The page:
Short, tart and to the point – this 28 minute recording of the songs from a one-act show provides a record (pardon the pun) for future reference, but I for one am not likely to refer back to it very often. It is highly entertaining the first few times you hear it. However, since the songs serve the purpose of a satire, they are essentially jokes, and most jokes are much funnier the first time you hear them than they are on repeated listening.
The show is a blast in the face, a high tension full-out assault on the very notion of populism and the idea that an unrestrained democracy can possibly be in the public interest when the public can’t maintain its interest in political questions over a sustained period.
“This is the age of Jackson” the song says. However, the topic here is really “the age of Sarah Palin” or any of the other figures dominating our air waves, our digital social networks and the news programs composed of talking heads and sound bites.
Let’s pause here for a history lesson:
Andrew Jackson (1767 – 1845) – Founder of the modern Democratic Party. Opponent of the Bank of the United States. Vehement proponent of removing Native Americans from settled portions of the United States. Leader of American troops in the Battle of New Orleans. Would have been the 6th President of the United States after winning the popular vote in 1824 but lost it when the lack of a majority in the electoral college sent the election to the House of Representatives which gave the office to John Quincy Adams. Came back to beat Adams in 1828 and became the 7th President of the United States.
You should not cite this on a final exam in a history class. This is a satire of social commentary after all, and exaggeration and anachronism are the principal tools being used. But, to be intellectually honest, the humor has to take off from an accurate view of reality and then soar to comedic heights. It is clear from the show that author/director Alex Timbers and composer/lyricist Michael Friedman used a well accepted view of Andrew Jackson’s public and private record as the source of the events and attitudes to be ridiculed. Their use of that historical record to comment in satirical form on both the history of the time and the foibles of our own time is not spoiled by getting the basics wrong.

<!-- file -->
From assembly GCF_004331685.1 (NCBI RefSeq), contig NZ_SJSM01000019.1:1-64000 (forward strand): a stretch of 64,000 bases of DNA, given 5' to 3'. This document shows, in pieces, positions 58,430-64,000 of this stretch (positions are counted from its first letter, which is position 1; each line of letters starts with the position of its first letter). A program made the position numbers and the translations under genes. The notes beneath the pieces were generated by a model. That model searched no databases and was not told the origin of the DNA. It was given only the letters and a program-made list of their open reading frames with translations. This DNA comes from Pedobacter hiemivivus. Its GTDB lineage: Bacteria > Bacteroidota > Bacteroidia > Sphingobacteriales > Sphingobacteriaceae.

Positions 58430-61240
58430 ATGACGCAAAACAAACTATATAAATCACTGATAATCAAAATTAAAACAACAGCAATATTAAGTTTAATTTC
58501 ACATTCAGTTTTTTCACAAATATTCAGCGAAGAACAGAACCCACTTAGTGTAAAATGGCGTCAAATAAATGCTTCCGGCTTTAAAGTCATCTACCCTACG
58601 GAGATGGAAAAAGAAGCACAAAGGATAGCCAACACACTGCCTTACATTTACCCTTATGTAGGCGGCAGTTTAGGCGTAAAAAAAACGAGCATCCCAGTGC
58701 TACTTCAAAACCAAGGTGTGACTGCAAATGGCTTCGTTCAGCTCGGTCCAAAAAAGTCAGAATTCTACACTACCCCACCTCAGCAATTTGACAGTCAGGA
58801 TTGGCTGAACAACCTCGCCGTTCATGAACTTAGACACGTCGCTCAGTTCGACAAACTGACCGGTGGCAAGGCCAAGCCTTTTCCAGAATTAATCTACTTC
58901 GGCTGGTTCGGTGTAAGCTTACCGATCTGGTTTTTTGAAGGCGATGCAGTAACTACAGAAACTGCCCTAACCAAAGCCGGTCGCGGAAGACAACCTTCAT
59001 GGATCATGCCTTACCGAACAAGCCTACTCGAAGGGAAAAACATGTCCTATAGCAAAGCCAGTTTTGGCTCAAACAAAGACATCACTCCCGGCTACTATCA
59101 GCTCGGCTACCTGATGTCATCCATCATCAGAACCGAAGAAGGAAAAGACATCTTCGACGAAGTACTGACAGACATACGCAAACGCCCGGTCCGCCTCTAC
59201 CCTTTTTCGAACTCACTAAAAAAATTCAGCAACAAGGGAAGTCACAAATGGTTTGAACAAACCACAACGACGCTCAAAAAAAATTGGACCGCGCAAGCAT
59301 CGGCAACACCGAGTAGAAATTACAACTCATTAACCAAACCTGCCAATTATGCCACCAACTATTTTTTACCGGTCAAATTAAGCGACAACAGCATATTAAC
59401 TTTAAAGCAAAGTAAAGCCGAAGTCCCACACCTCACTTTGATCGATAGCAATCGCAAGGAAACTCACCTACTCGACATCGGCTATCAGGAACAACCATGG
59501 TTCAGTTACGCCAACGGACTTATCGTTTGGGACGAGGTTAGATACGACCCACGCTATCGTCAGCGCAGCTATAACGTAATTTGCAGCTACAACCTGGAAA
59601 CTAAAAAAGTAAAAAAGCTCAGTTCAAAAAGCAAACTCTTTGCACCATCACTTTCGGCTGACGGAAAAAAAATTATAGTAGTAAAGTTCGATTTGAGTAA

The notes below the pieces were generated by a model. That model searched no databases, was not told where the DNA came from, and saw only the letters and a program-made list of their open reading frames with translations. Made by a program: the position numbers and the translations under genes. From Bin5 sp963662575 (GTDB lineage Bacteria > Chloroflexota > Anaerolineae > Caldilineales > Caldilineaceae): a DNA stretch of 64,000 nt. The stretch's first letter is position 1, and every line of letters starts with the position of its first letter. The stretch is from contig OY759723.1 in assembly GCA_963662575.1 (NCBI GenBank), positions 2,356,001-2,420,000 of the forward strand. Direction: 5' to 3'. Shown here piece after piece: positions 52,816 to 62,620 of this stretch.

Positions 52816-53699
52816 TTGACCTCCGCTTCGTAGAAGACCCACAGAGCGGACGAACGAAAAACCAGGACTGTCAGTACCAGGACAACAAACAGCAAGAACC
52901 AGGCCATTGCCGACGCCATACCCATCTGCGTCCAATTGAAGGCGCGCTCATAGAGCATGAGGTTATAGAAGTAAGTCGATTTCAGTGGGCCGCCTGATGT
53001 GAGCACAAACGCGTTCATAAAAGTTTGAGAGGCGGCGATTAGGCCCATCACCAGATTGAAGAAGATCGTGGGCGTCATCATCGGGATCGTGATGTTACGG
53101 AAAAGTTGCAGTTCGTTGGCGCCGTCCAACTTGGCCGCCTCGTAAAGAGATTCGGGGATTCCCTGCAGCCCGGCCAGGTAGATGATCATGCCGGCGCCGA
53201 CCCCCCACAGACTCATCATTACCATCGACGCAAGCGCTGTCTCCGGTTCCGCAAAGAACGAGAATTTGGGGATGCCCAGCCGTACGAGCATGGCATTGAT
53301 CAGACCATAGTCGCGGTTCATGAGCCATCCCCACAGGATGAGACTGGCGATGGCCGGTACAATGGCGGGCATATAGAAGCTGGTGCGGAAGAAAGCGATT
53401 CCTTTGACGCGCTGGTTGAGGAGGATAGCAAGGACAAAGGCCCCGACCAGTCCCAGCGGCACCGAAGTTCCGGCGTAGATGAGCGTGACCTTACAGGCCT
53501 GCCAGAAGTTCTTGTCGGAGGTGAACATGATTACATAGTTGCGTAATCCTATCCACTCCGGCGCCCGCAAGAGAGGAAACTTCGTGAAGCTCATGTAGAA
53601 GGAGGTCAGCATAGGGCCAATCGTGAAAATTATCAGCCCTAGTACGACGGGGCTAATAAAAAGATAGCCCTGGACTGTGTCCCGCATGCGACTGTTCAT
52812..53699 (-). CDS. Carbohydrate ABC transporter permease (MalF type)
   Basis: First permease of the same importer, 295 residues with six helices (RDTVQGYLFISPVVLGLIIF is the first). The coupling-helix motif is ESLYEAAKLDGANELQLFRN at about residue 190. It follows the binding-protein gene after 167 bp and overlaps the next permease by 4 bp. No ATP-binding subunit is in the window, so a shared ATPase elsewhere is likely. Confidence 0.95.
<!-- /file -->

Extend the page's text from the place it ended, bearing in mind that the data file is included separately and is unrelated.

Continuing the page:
Jackson’s personal history, his rise to prominence and his electoral successes and failures are accurately summarized even if the sketch is compressed out of dramatic and comedic necessity. All of the positions Jackson is portrayed as taking are consistent with his own record. The elections of 1824 and 1828 are accurately reflected as the basis for ridicule. The encapsulation of “The Corrupt Bargain” includes very funny and quickly effective sketches of John Calhoun, John Quincy Adams, James Monroe, Henry Clay and Martin Van Buren.
Historical political positions are used to target modern movements and the humor is at times brutal. Take the lines from the opening song “Populism Yea Yea”:
We’ll take the land back from the Indians
We’ll take the land back from the French and Spanish